Bryan Schmitt fell for fishing, hook, line and sinker. He owns hundreds of fiberglass rods and enough tackle, he said, "to fill a one-car garage." A resident of Deale, he fishes almost daily, on the Potomac River and Chesapeake Bay, braving snow, sleet and 100-degree heat. Once, while casting his lot on a Florida lake, he ran his boat aground amid some hungry alligators and barely escaped.
"I'd do it again, in a heartbeat," he said.
Schmitt is hell-bent on the sport, those who know him say. It's a fancy he has parlayed into a healthy sidelight. Two weekends ago, he earned $125,000 with a victory on the Fishing League Worldwide Tour, on the Mississippi River in La Crosse, Wis.
"Bryan is so passionate about fishing that there could be a 50-piece orchestra playing on his boat and he wouldn't notice it," said Frank Carver, his father-in-law.
"He likes fishing so much, he'll sleep with his gear on so that when he wakes up, he's gone," said Dave Wilder, a longtime friend. "He is obsessed, and he is the best. A rod in his hand is a magic wand."
His recent victory, Schmitt's first on the tour, all but clinches him a berth in the Forrest Wood Cup, the Super Bowl of bass fishing that pits 35 top anglers against one another Aug. 11-13 at Lake Murray, S.C. All Schmitt need do is score well on the final qualifying tour stop June 15. The place? The Potomac River.
"I know that water very well. I could fish it in the dark," said Schmitt, 36, whose nickname is "Mr. Potomac." Trouble is, other entrants know that he knows every cove and cranny, and will likely follow his boat.
"I know I cannot fly under the radar," he said. "People will be watching me, but there's nothing you can do. Hopefully, I'll have multiple places where I can go to catch fish."
All his life, Schmitt has sought to outfox fish. Raised in Howard County, he grew up fishing on Wilde Lake and Centennial Lake. There's a photo of him, wearing diapers, with pole in hand. Often, his grandmother, an ardent angler, took him out on a pond. It toughened him up.
"She was like a drill sergeant," Schmitt said. "If I had to go to the bathroom, she'd say, 'Just keep fishing.' There was no stopping."
As he grew older, other sports beckoned. A star defensive end at Oakland Mills, Schmitt helped the Scorpions win the state Class 1A football championship in 1998. Then he stopped making tackles and started collecting the stuff.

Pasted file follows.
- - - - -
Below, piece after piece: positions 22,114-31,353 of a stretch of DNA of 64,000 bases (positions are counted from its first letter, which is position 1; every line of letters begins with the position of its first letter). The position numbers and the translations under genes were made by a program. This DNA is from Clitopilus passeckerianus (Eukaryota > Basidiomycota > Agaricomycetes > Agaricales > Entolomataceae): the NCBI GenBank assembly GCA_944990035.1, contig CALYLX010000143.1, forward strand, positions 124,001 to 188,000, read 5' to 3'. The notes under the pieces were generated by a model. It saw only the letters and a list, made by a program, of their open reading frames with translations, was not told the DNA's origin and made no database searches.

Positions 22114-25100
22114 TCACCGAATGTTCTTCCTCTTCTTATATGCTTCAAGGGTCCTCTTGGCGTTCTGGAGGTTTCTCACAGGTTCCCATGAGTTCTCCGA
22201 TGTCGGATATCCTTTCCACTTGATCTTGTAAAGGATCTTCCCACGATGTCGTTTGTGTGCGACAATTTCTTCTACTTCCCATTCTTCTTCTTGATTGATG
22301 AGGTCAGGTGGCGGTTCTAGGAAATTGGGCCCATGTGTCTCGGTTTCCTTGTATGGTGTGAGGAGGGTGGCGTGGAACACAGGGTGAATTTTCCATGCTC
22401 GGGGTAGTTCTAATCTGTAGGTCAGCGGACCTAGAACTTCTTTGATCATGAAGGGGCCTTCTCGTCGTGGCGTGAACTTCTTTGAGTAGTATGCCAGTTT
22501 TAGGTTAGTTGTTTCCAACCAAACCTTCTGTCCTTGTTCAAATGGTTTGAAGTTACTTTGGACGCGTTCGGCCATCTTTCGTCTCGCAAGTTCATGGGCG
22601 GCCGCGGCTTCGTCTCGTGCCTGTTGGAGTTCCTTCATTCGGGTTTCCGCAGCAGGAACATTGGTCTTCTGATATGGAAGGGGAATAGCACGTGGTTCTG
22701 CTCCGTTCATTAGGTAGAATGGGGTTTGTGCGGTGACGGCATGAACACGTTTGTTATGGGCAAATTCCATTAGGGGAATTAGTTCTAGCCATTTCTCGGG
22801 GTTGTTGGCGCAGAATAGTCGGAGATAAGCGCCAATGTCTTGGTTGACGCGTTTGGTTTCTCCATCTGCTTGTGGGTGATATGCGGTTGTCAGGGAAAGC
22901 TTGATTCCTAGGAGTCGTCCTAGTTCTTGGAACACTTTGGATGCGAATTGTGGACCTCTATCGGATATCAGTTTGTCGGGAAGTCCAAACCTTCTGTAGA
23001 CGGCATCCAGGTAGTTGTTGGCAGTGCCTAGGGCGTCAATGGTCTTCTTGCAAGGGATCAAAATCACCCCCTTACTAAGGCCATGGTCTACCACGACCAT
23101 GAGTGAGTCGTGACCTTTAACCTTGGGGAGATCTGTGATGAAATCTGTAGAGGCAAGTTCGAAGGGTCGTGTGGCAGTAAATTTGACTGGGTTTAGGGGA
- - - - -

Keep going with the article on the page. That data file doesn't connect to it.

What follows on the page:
A charter boat captain by trade, he thrives on the challenge of the chase.
"Bryan likes to figure fish out, how they think and what they do. He's driven to it," Carver said. "He'll go out there from dark to dark, casting a couple of thousand times a day. He's like a machine. He won't stop to eat because he thinks he's going to miss a fish, or maybe learn something from a different cove or stream.
"He has a knack. He'd be fishing even if there wasn't money involved."
Largemouth bass are Schmitt's favorite prey; catch-and-release is his mantra.
"They intrigue me," he said. "They are hard to pattern, but once you do, and it pays off, it's so rewarding. But I respect them too much to eat them."
What are Schmitt's secrets? Common sense and years of trial-and-error. Water temperature, depth and clarity are keys.
"Fish are spooky in clean water — they can see you before you see them," he said. "Dirty water blinds them and makes them stay shallow."
On the water, he said, "I stay quiet. You take everything in, all that nature has given. Hearing the wind, or birds, is important. Birds can mean there are baitfish around, and where there are baitfish, there are probably bass."
For as highly as he regards the fish, would Schmitt, in another life, want to come back as one?